Seeing disaster relief in a new light

Seeing disaster relief in a new light
Seeing disaster relief in a new light
Associated Press

Nearly two weeks after brutal flooding in Colorado began, the official death toll reached eight people today as authorities recovered the body of a woman swept away by a wall of water. The total number of fatalities may yet grow – there are some people still missing and unaccounted for.

And while the response to the disaster is ongoing, our friends at Colorado Pols published an item today celebrating “the generosity shown by fellow Americans,” noting that it is “one of the most powerful ties that binds us together…. When the time comes to reciprocate as Americans and neighbors, Colorado won’t forget. And we thank Americans everywhere for the support we know will be there in this time of need.”

The same report added a tidbit that I’d previously missed.

Every member of Colorado’s congressional delegation, Republicans and Democrats, has come together to request emergency federal relief as our state recovers from this enormous natural disaster. Gov. John Hickenlooper has already stated that federal relief legislation may potentially be necessary to provide the funding the state needs to address the damage done. The damage to roads and bridges alone is estimated to be many times the state’s annual transportation budget.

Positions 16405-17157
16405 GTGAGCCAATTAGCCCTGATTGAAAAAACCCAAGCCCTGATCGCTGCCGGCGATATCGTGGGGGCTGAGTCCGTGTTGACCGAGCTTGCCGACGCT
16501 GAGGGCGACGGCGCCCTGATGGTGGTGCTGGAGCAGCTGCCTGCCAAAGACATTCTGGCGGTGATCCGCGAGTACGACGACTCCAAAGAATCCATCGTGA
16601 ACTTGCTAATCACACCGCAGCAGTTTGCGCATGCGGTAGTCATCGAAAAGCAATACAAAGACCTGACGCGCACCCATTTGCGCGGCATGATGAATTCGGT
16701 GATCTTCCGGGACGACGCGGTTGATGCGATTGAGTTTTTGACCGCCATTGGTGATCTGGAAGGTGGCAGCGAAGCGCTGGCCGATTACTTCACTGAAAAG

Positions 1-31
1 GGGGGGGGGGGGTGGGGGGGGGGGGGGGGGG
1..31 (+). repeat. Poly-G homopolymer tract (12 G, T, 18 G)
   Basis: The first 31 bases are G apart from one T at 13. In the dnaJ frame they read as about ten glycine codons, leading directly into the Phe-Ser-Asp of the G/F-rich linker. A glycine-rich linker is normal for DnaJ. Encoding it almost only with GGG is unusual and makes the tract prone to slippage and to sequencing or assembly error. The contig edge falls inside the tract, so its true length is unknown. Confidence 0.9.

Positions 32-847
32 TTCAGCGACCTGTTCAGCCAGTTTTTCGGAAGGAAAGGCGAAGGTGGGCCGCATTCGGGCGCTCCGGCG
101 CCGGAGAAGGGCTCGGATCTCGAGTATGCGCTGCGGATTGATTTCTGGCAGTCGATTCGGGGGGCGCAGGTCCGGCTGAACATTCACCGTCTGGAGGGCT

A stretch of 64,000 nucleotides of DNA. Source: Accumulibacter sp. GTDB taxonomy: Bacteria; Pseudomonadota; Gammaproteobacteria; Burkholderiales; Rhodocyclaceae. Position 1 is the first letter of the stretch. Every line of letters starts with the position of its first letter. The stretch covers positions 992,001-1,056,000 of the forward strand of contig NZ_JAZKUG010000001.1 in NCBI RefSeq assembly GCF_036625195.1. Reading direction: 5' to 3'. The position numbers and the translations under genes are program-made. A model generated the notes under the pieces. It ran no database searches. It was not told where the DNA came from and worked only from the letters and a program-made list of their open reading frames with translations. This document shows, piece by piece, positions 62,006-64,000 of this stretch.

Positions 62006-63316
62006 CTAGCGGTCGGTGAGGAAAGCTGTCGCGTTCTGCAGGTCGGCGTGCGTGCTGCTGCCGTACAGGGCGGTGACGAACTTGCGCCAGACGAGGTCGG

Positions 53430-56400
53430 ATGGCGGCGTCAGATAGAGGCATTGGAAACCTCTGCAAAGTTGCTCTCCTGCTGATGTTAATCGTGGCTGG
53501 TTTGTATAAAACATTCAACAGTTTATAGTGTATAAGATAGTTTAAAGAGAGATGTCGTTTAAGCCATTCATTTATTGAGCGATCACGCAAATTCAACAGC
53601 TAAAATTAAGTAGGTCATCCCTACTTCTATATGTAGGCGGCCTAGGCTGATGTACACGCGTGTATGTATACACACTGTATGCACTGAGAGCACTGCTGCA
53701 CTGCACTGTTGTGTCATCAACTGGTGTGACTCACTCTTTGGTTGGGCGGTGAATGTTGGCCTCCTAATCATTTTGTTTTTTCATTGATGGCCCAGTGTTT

Right. And if we look back to earlier this year, when Congress voted to approve federal disaster relief for victims of Hurricane Sandy – funds that were delayed late last year due to GOP objections – 80% of Senate Republicans opposed post-Sandy relief, while 78% of House Republicans also voted against the emergency assistance.

How many Colorado Republicans voted against Sandy aid? Literally all of them.

If this seems vaguely familiar, it’s because a similar dynamic came up in Oklahoma in May, and in Texas in April, when conservative lawmakers endorsed federal resources for their communities after having voted against relief for others.

I suppose the larger issue here is that I wish more policymakers were capable of empathic imaginations. Yes, the hypocrisy matters, but so too does the inability of some elected officials to stop and ask themselves, “How would I feel about this if it happened to me or people in my life?”

So many Republicans oppose civil rights for the LGBT community, right up until it’s their loved ones who come out. They support Medicaid cuts right up until they see the program up close, with their own eyes. They balk at federal disaster aid until the rains come and the waters rise.

Why must empathy among conservatives be tied so directly to their own personal interactions?